Italy’s renowned for its food, natural beauty and iconic monuments, so it’s no wonder it was voted the number one most beautiful country in the world for 2018.  But there’s a new Italy happening and it’s brewing down south (the heal of the boot), in the Basilicata region.

Basilicata is best known for its produce and wine, and has a strong focus on agri-tourism. Situated in the south of Italy, bordering Calaberia and Puglia, the region is full of lush farming land and crowning mountain tops.

Up until recently I hadn’t heard a lot about this region, more about the bordering towns like Lecce in Puglia. I was on my way down to Puglia from Amalfi, when I saw the sign to Matera and literally took it.

Matera won the coveted rights to host Europe’s Capital of Culture for 2019, along with Plovdiv, Bulgaria and was up against one of Italy’s most beautiful cities Sienna, so that’s no easy victory.

Matera is a relatively small town in Italian terms, with a modest population off 60,000 its best known for its sassi district, rumoured to be one of the first and oldest living civilizations in the world. Literally built into the rocks and divided by a mysterious large canyon, it is known as the underground city and was listed as a world heritage site in 1993, by UNESCO.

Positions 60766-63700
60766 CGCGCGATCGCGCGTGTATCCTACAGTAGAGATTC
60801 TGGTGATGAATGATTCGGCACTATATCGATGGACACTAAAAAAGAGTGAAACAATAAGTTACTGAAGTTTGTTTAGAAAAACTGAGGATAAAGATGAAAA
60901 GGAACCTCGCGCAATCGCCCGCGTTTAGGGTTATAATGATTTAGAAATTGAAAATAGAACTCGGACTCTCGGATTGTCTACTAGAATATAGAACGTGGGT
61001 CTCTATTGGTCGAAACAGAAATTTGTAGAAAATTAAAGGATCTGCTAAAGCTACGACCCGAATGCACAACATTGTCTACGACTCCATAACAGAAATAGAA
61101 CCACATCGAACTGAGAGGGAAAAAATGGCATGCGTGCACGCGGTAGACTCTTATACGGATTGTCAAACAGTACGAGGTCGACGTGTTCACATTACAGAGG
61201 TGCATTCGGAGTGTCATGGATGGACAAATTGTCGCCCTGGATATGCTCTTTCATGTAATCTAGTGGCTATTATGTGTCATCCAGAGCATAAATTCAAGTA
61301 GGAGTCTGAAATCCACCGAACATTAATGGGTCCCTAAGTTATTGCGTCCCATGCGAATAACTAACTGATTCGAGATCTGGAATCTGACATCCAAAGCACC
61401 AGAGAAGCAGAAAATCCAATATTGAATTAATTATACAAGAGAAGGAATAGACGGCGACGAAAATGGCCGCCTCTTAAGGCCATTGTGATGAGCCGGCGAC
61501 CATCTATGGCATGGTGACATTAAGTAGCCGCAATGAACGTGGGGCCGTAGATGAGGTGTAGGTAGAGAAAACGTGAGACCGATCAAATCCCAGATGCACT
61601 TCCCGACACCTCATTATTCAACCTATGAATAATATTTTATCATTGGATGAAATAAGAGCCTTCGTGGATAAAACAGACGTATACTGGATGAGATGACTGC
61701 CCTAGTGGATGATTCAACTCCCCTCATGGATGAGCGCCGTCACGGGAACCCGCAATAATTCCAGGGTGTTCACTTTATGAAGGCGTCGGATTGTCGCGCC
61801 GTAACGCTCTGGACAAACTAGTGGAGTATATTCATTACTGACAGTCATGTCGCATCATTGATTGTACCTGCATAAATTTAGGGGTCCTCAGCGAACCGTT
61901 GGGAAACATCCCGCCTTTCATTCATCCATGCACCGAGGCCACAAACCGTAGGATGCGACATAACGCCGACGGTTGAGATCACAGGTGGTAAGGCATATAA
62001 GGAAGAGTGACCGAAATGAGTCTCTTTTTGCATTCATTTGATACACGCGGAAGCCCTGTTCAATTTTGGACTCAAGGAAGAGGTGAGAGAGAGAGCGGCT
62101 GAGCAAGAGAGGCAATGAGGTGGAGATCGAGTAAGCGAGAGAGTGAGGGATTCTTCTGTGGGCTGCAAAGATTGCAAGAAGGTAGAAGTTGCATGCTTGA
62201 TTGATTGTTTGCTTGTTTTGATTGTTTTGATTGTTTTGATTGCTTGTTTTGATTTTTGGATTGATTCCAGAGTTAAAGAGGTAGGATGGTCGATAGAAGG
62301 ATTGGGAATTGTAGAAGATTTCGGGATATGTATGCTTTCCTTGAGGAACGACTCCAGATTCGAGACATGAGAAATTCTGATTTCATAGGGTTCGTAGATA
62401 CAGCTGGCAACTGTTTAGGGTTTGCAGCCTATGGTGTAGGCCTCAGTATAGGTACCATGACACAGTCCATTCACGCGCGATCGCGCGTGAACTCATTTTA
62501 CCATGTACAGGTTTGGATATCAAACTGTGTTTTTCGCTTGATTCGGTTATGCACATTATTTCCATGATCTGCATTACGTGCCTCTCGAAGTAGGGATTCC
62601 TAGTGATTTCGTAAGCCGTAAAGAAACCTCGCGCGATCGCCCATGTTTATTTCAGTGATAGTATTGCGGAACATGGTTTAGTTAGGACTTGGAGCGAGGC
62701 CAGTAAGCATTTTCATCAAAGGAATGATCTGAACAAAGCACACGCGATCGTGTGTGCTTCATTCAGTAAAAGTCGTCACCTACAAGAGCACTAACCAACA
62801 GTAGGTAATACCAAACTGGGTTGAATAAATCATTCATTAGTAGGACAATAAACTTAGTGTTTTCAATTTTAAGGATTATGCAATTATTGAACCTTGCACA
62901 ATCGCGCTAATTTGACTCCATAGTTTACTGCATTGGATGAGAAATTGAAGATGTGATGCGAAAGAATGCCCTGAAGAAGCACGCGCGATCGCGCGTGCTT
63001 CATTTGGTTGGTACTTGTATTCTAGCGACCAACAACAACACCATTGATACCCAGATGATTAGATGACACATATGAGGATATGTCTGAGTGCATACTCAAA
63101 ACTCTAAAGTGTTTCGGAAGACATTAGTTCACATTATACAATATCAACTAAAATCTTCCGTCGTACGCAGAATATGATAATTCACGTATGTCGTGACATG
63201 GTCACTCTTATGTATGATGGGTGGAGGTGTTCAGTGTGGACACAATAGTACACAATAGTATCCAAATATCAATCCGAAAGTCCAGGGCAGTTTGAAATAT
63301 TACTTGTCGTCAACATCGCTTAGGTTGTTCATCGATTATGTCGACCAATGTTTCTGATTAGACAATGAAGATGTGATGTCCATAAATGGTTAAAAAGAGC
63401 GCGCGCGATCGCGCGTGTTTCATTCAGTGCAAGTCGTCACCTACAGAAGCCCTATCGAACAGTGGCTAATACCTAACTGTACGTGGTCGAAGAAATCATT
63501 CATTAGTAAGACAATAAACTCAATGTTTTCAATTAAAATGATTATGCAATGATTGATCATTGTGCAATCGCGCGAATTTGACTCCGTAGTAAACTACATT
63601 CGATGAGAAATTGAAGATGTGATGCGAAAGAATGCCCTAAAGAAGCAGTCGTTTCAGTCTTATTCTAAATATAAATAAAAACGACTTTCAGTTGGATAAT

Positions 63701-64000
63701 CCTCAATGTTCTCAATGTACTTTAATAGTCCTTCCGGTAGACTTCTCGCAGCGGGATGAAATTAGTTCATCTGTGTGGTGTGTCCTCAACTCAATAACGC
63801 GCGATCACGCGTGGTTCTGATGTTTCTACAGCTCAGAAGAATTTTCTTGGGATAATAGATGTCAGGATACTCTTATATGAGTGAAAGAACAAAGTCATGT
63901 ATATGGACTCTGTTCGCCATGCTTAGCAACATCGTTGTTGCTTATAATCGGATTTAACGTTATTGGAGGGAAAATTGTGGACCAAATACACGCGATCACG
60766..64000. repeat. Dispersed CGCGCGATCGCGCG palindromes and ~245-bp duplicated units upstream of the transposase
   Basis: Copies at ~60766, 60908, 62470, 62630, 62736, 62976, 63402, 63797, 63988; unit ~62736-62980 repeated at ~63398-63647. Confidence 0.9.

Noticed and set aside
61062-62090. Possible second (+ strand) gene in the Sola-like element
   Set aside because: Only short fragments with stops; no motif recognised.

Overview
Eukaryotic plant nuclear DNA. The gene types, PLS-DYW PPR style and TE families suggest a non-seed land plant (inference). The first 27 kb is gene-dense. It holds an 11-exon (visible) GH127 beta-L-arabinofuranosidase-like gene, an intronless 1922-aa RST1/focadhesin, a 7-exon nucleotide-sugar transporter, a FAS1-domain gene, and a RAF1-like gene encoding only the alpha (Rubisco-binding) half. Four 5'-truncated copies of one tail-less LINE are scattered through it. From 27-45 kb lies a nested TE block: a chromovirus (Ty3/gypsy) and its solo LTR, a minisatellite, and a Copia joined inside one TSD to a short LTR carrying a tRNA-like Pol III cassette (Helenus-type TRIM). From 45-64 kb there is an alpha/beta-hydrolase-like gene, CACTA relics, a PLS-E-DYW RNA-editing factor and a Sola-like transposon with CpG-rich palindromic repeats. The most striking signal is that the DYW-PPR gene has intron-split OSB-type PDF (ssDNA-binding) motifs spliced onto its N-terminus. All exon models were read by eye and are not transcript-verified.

One side of the canyon is an archeological site and we walk the ridge to catch the spectacular sunset and marvel at the festoon lighting that illuminates from the caves. The other side of the canyon is the Sassi and is home to contemporary art studios restaurants, luxe hotels, boutiques and age-old monuments and churches.

Matera has an otherworldly feel about it, almost as though it’s to good to true, like the rocks were just plonked there to create a movie set.  (side note blockbusters like Wonder Woman and Ben Hur were filmed here).

Matera literally stole my heart within 10 minutes of arriving, the hospitality was impeccable and the people are warm and inviting.  You get the feeling the city has been injected with an extra bout of mojo, a facelift of sorts and is definitely on its best behavior, primed for 2019.

We stay at a pension style bed & breakfast, Casa de Sol up a steep set of sandstone stairs and like everything in Matera it’s also built into the rocks. The interior is modern, with hand made Italian floor tiles and textiles that are unique to this region.

There is an array of eateries to entice, we opt for the newly opened Michelin star Vitantonio Lombardo  (a renowned chef who recently returned to his home town) the restaurant occupies a thousand year old cave. Contemporary in design the dishes are a fusion of the region with traditional undertones.

An ideal middle road between Amalfi and Puglia, Matera is a unique travel destination, both modern and age-old, this cave dwelling wonder is one of the most intriguing this intrepid traveller has ever seen.

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